When we arrived in Bangkok on our first trip to Southeast Asia, the traffic fascinated — and terrified — us. From the safety of our cab, we gaped as cars and motorcycles dashed around each other in a frenzy that seemed to violate all common-sense rules of the road.
After checking in to our hotel, we needed to find a bank to change money but were too frazzled from the long flight to even consider crossing the road. We spent the evening circling the city block around our hotel (we did find an ATM).
The next morning, we got up the nerve to cross the street at a traffic light. There was a crosswalk and when it was time to go, we strolled across feeling much better about the situation. Then someone shoved me from behind.
I turned to see a tiny Thai lady flapping her hands frantically. “Go, go!” We reached the curb just as the light changed, and in a roar the tsunami of vehicles burst through the intersection. I don’t know what would have happened if we had been in the crosswalk when the light changed, but judging from the look on my Thai angel’s face, I didn’t want to find out.
Little did we realize that it would only get scarier as we traveled east. In Cambodia, where “rules of the road” is an incomprehensible concept, I pulled Julie back just before a woman almost drove a minivan over her. The woman was driving on the wrong side of the road — practically on the sidewalk — and did not slow down even though she made eye contact with us. It was at that point I was glad we had bought travel medical insurance.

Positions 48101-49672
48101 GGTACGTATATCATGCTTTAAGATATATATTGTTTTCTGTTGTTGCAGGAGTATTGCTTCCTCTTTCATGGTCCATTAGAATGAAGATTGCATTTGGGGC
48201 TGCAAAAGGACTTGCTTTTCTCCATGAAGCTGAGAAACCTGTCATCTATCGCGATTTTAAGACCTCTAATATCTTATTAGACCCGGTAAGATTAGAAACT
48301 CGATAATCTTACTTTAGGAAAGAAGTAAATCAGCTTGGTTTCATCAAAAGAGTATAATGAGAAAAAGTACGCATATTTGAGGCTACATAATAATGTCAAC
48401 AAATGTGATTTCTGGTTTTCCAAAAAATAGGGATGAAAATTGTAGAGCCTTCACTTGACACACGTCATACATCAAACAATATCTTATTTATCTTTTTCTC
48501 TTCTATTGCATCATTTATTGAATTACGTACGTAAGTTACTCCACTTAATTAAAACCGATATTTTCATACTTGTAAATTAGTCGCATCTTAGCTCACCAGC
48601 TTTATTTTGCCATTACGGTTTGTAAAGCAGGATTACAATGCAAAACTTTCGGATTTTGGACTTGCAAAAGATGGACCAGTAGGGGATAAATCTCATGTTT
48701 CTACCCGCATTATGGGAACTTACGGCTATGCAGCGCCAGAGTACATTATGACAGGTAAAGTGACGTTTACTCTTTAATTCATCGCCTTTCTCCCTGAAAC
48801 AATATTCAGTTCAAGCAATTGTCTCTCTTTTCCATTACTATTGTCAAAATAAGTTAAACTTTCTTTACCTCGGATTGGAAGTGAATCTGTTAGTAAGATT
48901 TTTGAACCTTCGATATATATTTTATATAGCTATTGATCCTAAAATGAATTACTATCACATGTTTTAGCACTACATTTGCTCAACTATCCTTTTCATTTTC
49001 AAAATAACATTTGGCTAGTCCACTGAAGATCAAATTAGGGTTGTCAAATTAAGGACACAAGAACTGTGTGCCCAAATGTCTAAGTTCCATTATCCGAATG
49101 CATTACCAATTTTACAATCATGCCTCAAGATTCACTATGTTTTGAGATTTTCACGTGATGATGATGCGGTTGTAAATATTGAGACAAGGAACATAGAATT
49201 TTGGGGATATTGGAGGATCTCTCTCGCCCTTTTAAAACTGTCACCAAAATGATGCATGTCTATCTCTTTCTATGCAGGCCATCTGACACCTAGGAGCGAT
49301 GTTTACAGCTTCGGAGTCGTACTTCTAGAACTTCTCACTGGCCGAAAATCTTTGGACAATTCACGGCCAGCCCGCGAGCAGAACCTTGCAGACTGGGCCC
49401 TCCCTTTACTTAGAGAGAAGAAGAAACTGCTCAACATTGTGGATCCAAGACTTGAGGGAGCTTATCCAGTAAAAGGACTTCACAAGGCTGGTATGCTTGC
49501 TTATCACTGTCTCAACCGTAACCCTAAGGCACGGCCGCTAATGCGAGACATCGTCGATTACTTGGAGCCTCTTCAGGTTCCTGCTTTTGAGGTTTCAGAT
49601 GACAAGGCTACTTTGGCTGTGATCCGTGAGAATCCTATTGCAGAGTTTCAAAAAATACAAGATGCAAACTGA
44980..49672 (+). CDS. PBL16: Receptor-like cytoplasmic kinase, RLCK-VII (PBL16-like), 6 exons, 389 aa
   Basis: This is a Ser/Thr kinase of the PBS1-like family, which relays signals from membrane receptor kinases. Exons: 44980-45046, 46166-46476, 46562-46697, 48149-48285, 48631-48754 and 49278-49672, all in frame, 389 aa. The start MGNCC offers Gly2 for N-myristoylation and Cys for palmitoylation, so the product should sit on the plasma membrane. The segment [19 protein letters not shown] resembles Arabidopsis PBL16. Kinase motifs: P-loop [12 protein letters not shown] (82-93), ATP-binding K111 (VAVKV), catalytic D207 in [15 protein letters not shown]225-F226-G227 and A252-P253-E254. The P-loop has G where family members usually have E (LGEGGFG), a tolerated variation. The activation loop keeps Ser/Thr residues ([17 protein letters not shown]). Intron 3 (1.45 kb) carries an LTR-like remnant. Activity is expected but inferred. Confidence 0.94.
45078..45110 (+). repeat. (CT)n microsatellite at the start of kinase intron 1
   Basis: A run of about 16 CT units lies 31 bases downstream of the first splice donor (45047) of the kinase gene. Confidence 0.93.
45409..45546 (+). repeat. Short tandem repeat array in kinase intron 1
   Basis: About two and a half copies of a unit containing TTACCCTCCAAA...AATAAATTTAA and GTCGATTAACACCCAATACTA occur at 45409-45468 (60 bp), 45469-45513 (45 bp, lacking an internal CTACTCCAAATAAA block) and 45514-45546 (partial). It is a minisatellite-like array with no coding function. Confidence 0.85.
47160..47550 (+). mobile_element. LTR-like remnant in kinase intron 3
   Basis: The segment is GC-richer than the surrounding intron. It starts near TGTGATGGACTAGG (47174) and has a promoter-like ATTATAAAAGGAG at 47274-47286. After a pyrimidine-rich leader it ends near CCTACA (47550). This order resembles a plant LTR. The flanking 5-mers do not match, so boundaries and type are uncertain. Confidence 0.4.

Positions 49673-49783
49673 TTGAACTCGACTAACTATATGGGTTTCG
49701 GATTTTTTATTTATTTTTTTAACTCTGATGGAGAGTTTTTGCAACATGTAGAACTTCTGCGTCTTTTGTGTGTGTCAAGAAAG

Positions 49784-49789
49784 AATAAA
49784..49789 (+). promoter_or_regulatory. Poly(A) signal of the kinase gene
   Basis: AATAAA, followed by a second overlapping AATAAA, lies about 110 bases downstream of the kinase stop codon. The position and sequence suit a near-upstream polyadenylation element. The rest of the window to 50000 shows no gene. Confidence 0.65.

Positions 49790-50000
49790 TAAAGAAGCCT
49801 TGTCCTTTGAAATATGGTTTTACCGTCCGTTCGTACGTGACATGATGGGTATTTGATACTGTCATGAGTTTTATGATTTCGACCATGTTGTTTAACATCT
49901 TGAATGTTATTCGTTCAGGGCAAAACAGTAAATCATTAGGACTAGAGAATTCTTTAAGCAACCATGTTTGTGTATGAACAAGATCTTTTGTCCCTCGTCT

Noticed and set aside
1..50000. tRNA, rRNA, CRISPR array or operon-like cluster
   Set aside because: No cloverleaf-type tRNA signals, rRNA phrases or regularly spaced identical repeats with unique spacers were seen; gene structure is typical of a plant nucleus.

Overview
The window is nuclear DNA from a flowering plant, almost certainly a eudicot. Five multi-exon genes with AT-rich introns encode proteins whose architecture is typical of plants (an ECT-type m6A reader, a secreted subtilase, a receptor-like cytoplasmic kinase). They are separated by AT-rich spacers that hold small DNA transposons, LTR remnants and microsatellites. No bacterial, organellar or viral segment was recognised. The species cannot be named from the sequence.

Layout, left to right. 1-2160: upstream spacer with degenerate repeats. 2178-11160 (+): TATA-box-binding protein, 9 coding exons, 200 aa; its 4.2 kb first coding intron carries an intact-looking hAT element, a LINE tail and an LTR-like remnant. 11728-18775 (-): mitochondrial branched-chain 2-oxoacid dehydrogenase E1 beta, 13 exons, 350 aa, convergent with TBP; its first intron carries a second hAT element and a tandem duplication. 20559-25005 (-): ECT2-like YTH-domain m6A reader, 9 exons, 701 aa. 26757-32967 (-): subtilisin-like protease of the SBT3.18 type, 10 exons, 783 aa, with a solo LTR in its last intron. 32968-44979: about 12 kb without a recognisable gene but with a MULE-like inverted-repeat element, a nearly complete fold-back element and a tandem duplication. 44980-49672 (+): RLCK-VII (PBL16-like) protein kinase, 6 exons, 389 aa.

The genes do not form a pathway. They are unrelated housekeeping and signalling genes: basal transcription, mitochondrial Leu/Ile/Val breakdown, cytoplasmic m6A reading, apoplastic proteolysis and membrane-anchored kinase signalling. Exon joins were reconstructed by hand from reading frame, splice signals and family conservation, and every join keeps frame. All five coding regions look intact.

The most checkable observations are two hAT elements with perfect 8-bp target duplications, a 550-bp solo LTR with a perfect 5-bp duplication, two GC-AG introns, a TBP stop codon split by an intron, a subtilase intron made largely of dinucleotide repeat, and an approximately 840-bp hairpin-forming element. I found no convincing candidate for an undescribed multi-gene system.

The minivan was an exception though, because most of the traffic was crazy little Honda motorbikes zipping around like wasps at a picnic. You would think this would have prepared us for Vietnam.
Vietnamese traffic is slightly more controlled chaos than Cambodia, but it’s the sheer volume of motorbikes that’s overwhelming when you’re new. On a major street in Saigon or Hanoi, traffic is a raging river threatening to sweep you away in its current if you step off the curb. It’s a dense flow of whining motors and angry beeps, and you stare and wonder “How in the hell am I supposed to get across this road?”
In spite of the pucker factor, we did figure out a method that was verified by other veterans of Vietnam’s mean streets. It boils down to one concept: Be predictable. The motorbike riders are watching you and will move around you. As long as you’re predictable. No sudden stops or changing direction. No running. Keep moving.
So for those of you planning to travel to Vietnam for the first time, we’ve put together a video demonstrating this method at Cau Go street in Hanoi. Enjoy!